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Where I Belong

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Newton Artemis Fido Scamander had never been quite like the other merfolk in his shoal.


It wasn’t something he could hide. Even his personality wasn’t quite the same; all of his siblings and shoalmates tended to be outgoing and brazen, while he was more quiet. Timid. He was the kind of hatchling that the adults shook their heads at and muttered ‘that one won’t make it a year’, because the sea was a dangerous place even for the bold.


But no one actually said that about Newt, because they all knew his personality wasn’t the only difference in him. They knew, they whispered about it, and they thought he didn’t notice, but he did. He always noticed, always felt their eyes on him like they thought he was hiding something.


He wasn’t, and he was. It was…complicated.


The redhead gave a powerful kick of his tail fin, the vibrant, deep blue scales catching the dim light that filtered down from the surface of the water. The darker, barbed side-fins twitched and adjusted slightly for the gentle currents, the movements almost unnoticeable, done entirely by instinct. He was in a hurry, and it showed in the way he swam quickly past the colorful flying seahorses rather than stopping to feed them kelp from his bag like he would normally do.


“Theseus!” he called out as he saw a flash of dark green in the coral. A head poked up from behind the formation, the hair a darker red than Newt’s, the skin less freckled, but the features still similar enough to pinpoint the two as brothers. Newt swung his fin down and spread his side fins wide to slow himself as he reached the coral, and his brother swam upward to join him- though when he saw what was in his brother’s hands, he recoiled.


“Is that what I think it is?” he asked, and Newt cradled the tiny creature closer, cooing at it as it whined at the arrival of Newt’s brother.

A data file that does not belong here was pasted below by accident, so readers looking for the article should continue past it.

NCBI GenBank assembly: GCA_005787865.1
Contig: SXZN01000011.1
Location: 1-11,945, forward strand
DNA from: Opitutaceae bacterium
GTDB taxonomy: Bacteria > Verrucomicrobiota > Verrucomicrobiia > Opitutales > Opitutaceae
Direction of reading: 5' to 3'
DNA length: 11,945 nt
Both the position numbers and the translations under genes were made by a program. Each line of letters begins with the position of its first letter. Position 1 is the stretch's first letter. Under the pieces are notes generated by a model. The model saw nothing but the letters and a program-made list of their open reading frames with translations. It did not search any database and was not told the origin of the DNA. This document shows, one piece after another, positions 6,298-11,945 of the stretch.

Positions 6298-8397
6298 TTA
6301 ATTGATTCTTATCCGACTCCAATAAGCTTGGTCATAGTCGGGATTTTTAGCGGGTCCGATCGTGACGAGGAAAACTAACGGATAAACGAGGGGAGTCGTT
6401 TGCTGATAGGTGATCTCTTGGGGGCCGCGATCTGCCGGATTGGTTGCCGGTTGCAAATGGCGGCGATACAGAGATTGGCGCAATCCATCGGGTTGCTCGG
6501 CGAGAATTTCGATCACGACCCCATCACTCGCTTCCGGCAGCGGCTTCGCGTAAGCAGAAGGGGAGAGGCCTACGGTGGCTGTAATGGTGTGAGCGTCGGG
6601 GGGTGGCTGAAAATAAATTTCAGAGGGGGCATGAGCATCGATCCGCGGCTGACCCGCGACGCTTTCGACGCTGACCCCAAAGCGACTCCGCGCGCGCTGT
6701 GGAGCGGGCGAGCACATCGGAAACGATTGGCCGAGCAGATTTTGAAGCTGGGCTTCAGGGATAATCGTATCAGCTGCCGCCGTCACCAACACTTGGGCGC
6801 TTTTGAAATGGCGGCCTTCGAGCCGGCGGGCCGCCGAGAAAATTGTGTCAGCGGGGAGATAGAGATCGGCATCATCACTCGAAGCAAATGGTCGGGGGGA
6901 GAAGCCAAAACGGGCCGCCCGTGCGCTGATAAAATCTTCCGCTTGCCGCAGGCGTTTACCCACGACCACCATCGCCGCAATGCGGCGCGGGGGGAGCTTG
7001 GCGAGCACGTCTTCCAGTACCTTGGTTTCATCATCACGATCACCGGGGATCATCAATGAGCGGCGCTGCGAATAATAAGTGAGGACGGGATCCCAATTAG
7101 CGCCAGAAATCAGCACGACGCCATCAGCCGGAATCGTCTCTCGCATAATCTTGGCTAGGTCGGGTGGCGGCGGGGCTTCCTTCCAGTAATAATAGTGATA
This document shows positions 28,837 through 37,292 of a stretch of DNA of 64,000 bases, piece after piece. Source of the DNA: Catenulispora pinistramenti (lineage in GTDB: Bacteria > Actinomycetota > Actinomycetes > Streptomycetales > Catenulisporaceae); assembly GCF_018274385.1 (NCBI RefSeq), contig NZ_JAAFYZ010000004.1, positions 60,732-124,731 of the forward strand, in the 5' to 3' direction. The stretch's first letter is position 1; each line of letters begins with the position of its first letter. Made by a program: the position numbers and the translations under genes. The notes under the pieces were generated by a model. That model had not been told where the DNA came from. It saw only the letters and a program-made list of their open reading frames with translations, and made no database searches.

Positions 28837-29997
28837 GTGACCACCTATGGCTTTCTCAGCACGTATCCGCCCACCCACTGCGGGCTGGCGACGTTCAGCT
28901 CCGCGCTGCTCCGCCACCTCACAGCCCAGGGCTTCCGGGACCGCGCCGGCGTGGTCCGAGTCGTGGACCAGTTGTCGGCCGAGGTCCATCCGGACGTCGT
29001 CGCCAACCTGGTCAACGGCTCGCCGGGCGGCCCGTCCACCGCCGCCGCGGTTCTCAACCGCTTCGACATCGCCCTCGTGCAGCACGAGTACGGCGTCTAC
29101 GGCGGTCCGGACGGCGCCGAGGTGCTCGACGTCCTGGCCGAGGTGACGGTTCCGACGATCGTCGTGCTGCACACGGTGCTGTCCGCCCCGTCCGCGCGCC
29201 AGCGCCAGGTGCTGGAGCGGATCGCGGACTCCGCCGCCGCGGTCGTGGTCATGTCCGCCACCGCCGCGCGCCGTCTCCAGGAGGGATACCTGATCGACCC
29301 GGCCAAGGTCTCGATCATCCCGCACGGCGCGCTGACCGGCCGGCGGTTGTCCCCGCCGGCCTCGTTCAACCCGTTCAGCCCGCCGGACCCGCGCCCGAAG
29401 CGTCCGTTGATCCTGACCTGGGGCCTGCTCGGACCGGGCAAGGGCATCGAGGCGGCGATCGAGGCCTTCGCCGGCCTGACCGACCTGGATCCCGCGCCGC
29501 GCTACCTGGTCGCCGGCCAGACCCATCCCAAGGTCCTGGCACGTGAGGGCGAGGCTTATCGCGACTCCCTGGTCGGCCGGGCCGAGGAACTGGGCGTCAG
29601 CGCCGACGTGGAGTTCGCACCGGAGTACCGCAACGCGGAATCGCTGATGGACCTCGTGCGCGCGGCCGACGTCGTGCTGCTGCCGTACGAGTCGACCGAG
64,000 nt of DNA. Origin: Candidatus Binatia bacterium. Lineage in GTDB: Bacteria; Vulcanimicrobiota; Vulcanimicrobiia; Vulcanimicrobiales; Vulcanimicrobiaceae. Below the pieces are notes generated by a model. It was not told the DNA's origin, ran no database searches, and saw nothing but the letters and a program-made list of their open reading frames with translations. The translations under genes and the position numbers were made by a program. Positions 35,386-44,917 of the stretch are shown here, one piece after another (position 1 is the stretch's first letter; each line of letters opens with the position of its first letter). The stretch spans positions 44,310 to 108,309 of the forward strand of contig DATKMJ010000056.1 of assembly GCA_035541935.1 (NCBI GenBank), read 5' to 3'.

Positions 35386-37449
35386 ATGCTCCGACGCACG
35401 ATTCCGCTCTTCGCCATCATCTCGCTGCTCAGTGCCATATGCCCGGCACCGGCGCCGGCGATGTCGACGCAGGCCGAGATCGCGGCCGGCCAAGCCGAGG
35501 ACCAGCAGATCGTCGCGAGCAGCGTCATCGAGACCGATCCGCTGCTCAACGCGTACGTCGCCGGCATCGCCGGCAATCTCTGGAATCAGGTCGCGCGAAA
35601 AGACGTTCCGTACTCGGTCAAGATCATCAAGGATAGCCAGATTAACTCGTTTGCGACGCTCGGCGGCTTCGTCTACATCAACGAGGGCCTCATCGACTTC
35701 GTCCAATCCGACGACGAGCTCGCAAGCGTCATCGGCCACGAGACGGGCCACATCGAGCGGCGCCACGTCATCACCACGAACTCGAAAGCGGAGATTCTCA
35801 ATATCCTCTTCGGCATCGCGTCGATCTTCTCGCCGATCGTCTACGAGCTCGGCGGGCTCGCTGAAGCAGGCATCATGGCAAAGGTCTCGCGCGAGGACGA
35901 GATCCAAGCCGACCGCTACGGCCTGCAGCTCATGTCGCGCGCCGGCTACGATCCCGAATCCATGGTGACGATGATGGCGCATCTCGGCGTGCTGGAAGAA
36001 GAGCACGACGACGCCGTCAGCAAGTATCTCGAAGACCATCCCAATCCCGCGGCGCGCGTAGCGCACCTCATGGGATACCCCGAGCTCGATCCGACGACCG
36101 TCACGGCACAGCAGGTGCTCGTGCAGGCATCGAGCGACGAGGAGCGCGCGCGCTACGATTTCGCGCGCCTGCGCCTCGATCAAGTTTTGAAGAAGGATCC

“It’s alright. I’ll watch over you,” Newt reassured the beast before turning his attention back to Theseus. “Yes, it is. And she’s hurt. Do you have any of that jellyfish paste left over?”


Theseus scoffed. “Do you know what father will say if he sees you carrying around a baby Kelpie, Newt?” he asked, the gills on his neck and his bright ear fins flaring with irritation, and Newt fidgeted and averted his gaze with a halfhearted shrug.


“I know what he would say. But she’s hurt, and she’s just a baby. She’s harmless, you know that.”


“She won’t be harmless forever.”


“Well, she hasn’t done anything wrong yet, so I’m not going to hold her future decisions against her!”


“It’s a water demon, Newt!”


Newt shot Theseus a glare, and the Kelpie clung closer to his bare chest, tendrils of smoky appendages curling around the patches of scales on his shoulders and back. Theseus stared at the small beast with disdain for a few moments, but upon meeting Newt’s gaze again, he sighed heavily.


“Come on, I have some left,” he muttered, and he turned and swam toward the nearby cliffs. “I can’t believe you drag me into these things. One of these days you’re going to get eaten by a moody teenage sea serpent, and you’ll have no one to blame but yourself.”


“When that day comes, you can freely say ‘I told you so’,” Newt said, though there was relief in his voice as he followed his brother closely. Theseus ducked into a cave in the cliff side and Newt followed him in, the glowing fungi on the walls giving the dwelling light that would otherwise not reach it from the sun. The bed of white anemones swayed gently in the light current, and Theseus immediately went to a stone box by the bed and opened it up.


“Where did you find it, anyway?” he asked, pushing aside trinkets and small knives and instead taking out a bag made of woven kelp. When he got no immediate answer, he turned to find Newt fidgeting again, looking anywhere but at him; he held out the bag, but gave Newt a look. “Newt. Tell me.”


“I found her in the bay,” Newt said, plenty of emphasis on the word ‘her’, even if he knew it was useless to try and correct his brother.


“You mean the bay you’ve been told not to go to about fifty times before? That bay?”


“I heard her crying. I couldn’t just leave,” Newt protested as he let himself sink to the stone floor, his tail curled underneath him and the Kelpie in his lap. He opened the bag and with webbed fingers scooped out some of the paste, starting to smear it on the Kelpie’s injured leg.